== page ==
CRISPR used for the first time in humans

A team led by oncologist Lu Youou at Sichuan University in China has become the first to use the revolutionary CRISPR technique on a patient with aggressive lung cancer as part of a clinical trial at the West China Hospital, according to an article published in Nature. The use of...

Human genome. Its “grammar” is more complex than thought

Human genome sequencing revealed the order of the 3 billion letters of A, C, G and T, but not what they mean, much less the grammar that gives them meaning. A study by the Karolinska Institute in Stockholm in the latest edition of international science journal Nature (527;...

Rules for regulating genome editing – particularly gene drive

The dynamic field of research into gene editing provides an opportunity to rewrite the rules of science, says Kevin Esvelt. The emergence of gene-drive systems — which spread engineered mutations quickly through populations — means that a single released organism could eventually...

CRISPR veterinary (genome editing) to attempt to halt a serious porcine disease

CRISPR veterinary applied to prevent the spread of a serious swine disease.  One of the worst nightmares for any pig farmer is to have a herd infected with porcine reproductive and respiratory syndrome virus (PRRSV). Having emerged in the 1980s, the syndrome now affects these...

Xenobiology and environment

Synthetic biology and xenobiology could be great tools for improving the environment, but there must be a balance in which the pursuit of benefits for humans is combined with respect for nature and its laws. On 15th May 2015, Pope Francis published his encyclical Laudato si, in...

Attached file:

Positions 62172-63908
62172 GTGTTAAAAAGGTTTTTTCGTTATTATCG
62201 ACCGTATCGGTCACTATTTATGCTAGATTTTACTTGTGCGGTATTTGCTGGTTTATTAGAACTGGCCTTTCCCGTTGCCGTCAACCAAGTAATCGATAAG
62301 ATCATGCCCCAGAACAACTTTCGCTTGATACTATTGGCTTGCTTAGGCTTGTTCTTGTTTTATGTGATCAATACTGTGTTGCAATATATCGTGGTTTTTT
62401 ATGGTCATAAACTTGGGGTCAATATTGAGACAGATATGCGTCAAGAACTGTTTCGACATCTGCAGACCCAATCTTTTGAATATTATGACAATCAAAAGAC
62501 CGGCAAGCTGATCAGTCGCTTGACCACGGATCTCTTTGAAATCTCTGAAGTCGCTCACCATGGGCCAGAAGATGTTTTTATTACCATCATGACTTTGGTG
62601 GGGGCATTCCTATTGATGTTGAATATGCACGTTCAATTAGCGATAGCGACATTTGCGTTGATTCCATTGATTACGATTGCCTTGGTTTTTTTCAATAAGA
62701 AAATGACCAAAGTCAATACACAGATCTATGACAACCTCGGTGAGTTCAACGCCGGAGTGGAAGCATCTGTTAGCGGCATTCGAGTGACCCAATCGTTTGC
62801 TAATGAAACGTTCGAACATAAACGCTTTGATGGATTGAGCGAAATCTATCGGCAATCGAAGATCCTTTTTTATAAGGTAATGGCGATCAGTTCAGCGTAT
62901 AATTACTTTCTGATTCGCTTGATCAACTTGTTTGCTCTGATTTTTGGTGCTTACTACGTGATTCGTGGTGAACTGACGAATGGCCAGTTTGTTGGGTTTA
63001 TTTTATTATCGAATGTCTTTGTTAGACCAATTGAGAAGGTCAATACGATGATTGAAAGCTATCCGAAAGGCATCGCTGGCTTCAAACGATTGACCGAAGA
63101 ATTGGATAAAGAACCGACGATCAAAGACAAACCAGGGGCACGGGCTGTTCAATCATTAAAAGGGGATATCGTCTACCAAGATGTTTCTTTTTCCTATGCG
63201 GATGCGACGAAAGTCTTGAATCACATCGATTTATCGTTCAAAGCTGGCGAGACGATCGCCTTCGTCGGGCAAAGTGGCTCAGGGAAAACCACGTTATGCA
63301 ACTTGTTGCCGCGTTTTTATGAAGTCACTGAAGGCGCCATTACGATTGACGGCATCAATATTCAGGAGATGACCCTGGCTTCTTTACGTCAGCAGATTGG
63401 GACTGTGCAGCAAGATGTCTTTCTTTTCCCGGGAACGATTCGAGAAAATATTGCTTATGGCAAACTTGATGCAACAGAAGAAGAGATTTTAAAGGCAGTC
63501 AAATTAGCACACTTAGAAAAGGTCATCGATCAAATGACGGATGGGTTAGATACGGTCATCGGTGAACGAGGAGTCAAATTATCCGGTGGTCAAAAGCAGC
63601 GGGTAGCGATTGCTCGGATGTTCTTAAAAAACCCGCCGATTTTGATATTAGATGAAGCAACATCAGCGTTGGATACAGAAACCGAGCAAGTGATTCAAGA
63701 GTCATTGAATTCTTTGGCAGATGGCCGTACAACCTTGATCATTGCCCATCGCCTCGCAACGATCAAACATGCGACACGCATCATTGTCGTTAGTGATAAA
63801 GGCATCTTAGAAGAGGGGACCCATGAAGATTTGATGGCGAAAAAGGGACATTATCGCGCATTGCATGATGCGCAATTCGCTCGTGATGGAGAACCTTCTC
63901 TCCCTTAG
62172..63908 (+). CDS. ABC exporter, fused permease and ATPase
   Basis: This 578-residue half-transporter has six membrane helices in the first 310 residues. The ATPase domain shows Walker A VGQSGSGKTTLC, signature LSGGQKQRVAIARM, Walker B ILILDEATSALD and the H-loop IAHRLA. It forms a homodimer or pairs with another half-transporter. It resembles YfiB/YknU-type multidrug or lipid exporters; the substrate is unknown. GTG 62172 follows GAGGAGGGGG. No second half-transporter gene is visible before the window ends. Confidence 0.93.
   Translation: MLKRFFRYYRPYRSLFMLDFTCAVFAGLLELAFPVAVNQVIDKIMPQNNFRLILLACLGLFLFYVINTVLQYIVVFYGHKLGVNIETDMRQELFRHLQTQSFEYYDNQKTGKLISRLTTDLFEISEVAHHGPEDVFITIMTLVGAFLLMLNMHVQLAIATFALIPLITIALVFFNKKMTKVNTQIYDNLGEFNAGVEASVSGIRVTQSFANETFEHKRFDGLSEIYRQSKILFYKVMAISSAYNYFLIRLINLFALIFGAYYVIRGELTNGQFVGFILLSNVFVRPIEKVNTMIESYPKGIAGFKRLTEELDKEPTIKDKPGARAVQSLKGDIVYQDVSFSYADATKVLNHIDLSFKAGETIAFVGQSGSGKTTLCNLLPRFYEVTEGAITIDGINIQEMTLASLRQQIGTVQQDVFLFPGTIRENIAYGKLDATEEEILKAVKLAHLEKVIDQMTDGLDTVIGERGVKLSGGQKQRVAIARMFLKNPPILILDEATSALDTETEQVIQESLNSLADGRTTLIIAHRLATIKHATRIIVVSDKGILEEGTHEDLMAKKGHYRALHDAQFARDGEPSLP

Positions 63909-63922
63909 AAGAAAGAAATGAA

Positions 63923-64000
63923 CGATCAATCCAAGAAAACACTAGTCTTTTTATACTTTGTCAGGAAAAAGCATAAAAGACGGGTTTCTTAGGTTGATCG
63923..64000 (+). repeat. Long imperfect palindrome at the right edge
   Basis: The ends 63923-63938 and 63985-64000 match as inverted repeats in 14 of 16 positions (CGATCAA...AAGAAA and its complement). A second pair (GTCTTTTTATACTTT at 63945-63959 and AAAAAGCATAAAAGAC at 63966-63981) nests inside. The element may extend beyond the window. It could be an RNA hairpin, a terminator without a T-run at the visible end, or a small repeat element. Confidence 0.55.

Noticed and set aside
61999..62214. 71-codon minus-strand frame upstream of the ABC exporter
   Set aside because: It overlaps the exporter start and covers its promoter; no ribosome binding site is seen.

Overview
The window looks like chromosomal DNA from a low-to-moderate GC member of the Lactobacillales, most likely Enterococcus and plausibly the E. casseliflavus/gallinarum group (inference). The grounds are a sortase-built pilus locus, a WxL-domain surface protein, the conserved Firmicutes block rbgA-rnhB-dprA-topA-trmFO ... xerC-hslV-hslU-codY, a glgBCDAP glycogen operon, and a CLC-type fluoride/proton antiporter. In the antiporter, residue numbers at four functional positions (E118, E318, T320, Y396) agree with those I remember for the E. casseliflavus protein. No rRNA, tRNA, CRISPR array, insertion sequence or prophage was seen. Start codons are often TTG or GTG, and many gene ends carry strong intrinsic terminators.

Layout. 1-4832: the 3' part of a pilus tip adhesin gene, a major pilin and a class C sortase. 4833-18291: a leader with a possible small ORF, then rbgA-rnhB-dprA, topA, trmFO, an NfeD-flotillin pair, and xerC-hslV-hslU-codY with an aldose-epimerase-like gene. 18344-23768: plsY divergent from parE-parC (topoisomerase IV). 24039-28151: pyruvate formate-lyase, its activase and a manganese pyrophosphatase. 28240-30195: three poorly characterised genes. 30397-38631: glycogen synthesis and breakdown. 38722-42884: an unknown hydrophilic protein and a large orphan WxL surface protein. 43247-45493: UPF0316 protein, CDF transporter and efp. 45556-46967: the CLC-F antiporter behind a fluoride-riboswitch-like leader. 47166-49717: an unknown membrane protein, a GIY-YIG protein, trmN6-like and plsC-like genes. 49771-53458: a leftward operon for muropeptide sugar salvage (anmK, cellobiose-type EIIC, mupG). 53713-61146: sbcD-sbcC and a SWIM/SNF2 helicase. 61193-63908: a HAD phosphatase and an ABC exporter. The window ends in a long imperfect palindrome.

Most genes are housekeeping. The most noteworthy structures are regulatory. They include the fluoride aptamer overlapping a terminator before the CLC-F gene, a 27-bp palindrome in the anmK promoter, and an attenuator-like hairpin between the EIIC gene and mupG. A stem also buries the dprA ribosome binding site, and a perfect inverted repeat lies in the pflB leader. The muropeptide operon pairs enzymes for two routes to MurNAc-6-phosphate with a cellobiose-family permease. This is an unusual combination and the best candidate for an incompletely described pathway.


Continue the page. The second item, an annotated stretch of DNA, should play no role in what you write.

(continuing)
Genome editing. First clinical trial using the CRISPR technique authorised in humans

If there is one technique on which biomedicine has pinned its hopes, it is CRISPR, a genome editing technology that simplifies and facilitates the changes to be made in the genome (read our ethical opinion HERE) . This sort of genetic “cut and paste” has just received...

Mother to child transmission. A novel prevention technique of hereditary mitochondrial disease

‘The technique remains nevertheless an intervention on the germ line’ This possible new technique to prevent mitochondrial disease transmission , while it has major advantages, remains nevertheless an intervention on the germ line, and therefore should be carefully...

Human gene editing controversy. Summit concludes with divergent opinions

Despite differences, nearly everyone at the meeting agreed that efforts to use gene editing after birth to correct defects in non-reproductive cells should continue. When nearly 500 scientists, ethicists, legal experts and advocacy groups from more than 20 countries came together...

Synthetic Biology. Engineering and biology combined to create a minimal genome

Producing living beings with new characteristics by an artificial synthesis of a minimal genome to then transplant it into a living cell On 24th March this year, an article by Craig Venter and his team was published in Science, in which they described how they obtained an...

Producing human organs in animal chimeras raises objective medical and ethical problems

The major medical and social problems in organ transplantation owing to the increasing shortage of donor organs is well known. Solutions must therefore be sought in the fairly near future that can resolve these issues. One of these is the production of animal chimeras in which...